With sugar producer Tongaat Hulett announcing that it will enter a voluntary business rescue process, SA Canegrowers are concerned that the company may not be able to honour a payment of R401 million owed to growers for sugarcane delivered in September.
On Thursday, agri-processing giant Tongaat revealed to the market that its South African operations are drowning in a pool of debt, estimated to be more than R5 billion, and its lenders have grown tired of bailing the company out.
According to the KwaZulu-Natal-based company, the decision to embark on business rescue is the only way to restore the business’s health, return value to its shareholders and protect jobs, stakeholders and creditors.
However, for growers and farm workers the biggest concern is whether or not they will be paid on time for services rendered to the company.
The association further expressed concerns that the delays in payments will have catastrophic consequences for a number of small-scale growers who made their first deliveries in September, potentially prompting unrest in the province.
“This move means that Tongaat Hulett has lost access to its bank accounts, which in the immediate term means that over R401 million that was due to be paid to growers at the end of October 2022 will likely not be transferred on time,” the association said in a statement on Friday.
“Questions also remain about how payments will be made for deliveries in October, November, and December 2022, which means the impact on growers is likely to worsen if the mills do not remain operational.”
“This situation could plunge thousands of growers and workers into destitution and raises the risk of unrest in KwaZulu-Natal’s rural cane-growing communities.”
In a response to questions posed by Moneyweb, Metis Strategic Advisors, the firm appointed by Tongaat to handle the rescue process, could not give any guarantees that concerns raised by SA Canegrowers were unfounded.
In its response, Metis Strategic Advisors made no mention of the R401 million in payments that is due to be paid to growers for their September deliveries.
Instead, the company said: “The BRPs have commenced their investigation into the affairs of the company in order to determine an appropriate way forward.”
“The practitioners now have management control of the company. However, they may delegate responsibilities to the management team and or Board to continue to exercise their pre-existing functions subject to the supervision and/or oversight of the BRPs.”
“In order for these two operations to move ahead under the business rescue process, the BRPs have started their formal processes with the business to take any critical decisions required, as provided for in terms of the Companies Act, to address the liquidity requirements,” the firm adds.
“The company and the BRPs are committed to finding solutions as they understand how challenging the current conditions are for creditors.”
The company did however note that the business rescue practitioners are scheduled to meet with employee representatives as well as creditors on Tuesday, 8 November.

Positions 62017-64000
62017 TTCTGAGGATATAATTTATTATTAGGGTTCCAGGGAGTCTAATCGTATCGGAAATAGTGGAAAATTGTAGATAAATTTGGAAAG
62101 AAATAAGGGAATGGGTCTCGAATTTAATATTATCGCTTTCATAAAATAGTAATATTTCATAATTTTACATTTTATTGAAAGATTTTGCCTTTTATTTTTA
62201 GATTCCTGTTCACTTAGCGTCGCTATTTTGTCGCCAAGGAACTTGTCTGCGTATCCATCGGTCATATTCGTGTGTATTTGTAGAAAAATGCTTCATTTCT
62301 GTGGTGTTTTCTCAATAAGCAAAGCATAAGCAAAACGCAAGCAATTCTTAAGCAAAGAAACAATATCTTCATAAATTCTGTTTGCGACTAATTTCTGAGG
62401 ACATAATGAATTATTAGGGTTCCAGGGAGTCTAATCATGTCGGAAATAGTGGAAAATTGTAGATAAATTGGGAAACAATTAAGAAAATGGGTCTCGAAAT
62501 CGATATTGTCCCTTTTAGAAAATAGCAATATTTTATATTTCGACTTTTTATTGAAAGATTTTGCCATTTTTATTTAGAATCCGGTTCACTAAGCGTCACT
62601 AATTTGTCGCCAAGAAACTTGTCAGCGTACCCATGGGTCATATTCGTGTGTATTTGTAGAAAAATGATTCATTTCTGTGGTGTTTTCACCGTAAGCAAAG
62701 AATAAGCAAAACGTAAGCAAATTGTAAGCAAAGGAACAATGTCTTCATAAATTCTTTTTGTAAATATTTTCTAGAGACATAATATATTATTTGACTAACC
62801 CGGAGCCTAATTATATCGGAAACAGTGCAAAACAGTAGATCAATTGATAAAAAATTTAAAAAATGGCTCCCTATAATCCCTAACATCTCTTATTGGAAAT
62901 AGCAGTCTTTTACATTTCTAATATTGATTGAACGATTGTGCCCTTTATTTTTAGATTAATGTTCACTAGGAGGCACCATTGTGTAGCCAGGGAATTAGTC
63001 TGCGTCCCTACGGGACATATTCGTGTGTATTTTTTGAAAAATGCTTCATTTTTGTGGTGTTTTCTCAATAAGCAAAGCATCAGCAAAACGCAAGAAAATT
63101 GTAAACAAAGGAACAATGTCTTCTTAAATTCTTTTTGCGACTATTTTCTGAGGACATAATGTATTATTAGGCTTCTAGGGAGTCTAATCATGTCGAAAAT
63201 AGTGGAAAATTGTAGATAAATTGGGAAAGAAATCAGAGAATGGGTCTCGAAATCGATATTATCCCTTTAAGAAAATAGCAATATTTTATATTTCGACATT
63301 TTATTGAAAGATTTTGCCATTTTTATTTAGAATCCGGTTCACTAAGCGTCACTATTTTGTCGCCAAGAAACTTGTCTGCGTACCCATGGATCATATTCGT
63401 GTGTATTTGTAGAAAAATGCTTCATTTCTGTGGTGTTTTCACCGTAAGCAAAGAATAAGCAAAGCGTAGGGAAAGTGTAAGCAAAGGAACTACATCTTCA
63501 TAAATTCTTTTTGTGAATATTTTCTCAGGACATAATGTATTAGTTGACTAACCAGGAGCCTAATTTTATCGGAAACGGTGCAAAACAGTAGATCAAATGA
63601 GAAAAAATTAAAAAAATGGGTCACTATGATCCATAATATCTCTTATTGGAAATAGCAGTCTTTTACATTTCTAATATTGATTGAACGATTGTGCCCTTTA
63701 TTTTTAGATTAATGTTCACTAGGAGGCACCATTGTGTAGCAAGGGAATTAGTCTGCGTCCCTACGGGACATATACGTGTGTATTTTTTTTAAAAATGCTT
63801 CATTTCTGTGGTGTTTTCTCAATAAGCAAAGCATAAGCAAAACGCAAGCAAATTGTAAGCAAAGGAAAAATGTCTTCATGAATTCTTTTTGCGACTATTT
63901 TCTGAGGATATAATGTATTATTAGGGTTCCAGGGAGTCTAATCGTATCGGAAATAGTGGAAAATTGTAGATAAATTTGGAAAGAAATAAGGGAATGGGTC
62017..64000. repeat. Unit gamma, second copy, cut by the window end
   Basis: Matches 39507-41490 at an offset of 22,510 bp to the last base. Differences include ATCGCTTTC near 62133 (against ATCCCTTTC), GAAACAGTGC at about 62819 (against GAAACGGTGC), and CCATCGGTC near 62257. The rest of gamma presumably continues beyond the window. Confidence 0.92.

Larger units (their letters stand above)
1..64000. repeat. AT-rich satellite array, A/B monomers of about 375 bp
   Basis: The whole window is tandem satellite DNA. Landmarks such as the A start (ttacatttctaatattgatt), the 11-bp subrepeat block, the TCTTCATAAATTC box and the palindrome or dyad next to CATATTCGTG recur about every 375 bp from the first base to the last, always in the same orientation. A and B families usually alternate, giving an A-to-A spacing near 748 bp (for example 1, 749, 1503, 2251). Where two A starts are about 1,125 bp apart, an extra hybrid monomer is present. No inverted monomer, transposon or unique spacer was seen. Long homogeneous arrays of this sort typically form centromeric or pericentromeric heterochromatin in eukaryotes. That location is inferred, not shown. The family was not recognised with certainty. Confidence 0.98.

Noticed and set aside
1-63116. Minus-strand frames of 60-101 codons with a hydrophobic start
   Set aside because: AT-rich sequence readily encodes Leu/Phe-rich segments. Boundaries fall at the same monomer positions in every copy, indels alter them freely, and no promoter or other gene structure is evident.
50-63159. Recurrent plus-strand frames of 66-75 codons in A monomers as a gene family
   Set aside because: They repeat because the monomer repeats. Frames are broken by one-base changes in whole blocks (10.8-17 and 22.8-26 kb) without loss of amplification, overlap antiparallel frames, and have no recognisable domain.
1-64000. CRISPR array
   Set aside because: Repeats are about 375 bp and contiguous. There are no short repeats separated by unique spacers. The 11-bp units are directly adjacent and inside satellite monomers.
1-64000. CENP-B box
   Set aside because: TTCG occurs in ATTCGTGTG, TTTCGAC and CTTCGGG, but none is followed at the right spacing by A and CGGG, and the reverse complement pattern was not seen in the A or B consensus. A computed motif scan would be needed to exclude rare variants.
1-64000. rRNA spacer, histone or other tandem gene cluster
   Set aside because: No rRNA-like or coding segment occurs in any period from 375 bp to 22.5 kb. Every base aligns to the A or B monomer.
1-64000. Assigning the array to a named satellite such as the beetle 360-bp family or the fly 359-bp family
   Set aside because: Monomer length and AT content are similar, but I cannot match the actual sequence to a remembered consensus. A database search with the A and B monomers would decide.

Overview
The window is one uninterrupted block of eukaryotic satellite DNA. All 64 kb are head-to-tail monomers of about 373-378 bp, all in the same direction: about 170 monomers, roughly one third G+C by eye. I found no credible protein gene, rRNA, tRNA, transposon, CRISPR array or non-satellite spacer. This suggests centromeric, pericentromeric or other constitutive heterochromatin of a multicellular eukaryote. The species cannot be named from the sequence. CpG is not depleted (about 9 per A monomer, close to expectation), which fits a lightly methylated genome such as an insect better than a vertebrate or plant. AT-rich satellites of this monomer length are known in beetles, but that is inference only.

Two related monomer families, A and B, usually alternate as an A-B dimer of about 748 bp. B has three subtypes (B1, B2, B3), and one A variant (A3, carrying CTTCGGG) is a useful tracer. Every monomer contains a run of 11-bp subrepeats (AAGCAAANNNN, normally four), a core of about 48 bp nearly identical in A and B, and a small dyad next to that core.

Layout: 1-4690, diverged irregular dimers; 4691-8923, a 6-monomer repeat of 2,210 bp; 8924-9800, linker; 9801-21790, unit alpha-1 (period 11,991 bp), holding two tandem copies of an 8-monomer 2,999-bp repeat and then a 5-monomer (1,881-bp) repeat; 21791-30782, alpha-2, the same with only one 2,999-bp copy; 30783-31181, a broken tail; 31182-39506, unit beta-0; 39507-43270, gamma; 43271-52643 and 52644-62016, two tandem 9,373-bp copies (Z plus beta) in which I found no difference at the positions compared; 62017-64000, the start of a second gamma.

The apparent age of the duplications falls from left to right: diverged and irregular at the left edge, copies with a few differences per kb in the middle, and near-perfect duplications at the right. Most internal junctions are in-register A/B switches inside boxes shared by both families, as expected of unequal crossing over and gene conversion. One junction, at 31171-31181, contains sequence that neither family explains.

The once celebrated 130-year-old company has in recent years been embroiled in a number of challenges, one of which being an accounting scandal where it is alleged that previous management may have misrepresented the company’s financials.
As a result of this, as well as reported operational inefficiencies at some of its plants, the group was sitting with a debt of over R11.7 billion on its balance sheet before 2019 – a debt that it has since cut down by R6.6 billion under new leadership. Tongaat also has a working capital shortfall of R1.5 billion.
According to a note to the market on Thursday, the group said at least 87% of its residual debts is carried by the cashflows of the South African sugar operations, the property business and dividends and operational support fees received from its non-South African sugar operations.
Things seemed to be looking up recently when the company began putting into motion a debt restructuring plan. In September, it had secured a R600 million short-term base facility from a South African lender.
At the time the group was also negotiating to secure a further R750 million from the lender, however recent news shows that those negotiations failed to bear fruit.
SA Canegrowers says the sugar industry has obviously been aware of Tongaat’s recent troubles. However, it takes issue with the fact that it was not consulted before the company decided to take the business rescue route.
“As the surrounding mills in the province lack the ability to take on Tongaat Hulett’s deliveries, the decision also has serious short- and long-term implications for the supply of sugar to the local market.”
“SA Canegrowers is also mindful of the potential ramifications of this move on the livelihoods of Tongaat Hulett mill workers and other workers throughout the sugarcane value chain,” the body added.
The association did however note that it will do all it can to engage with the business rescue process, to ensure that growers are given what is due to them.
“In the meantime, urgent action is required to prevent the catastrophic social consequences that will arise if the immediate threat of non-payment materialises over the next few days.”
“We therefore urge all involved, including the business rescue practitioners, the Tongaat Hulett board and executive management, and financial institutions to do everything possible in the circumstances to ensure that payments are made with as little disruption as possible,” they added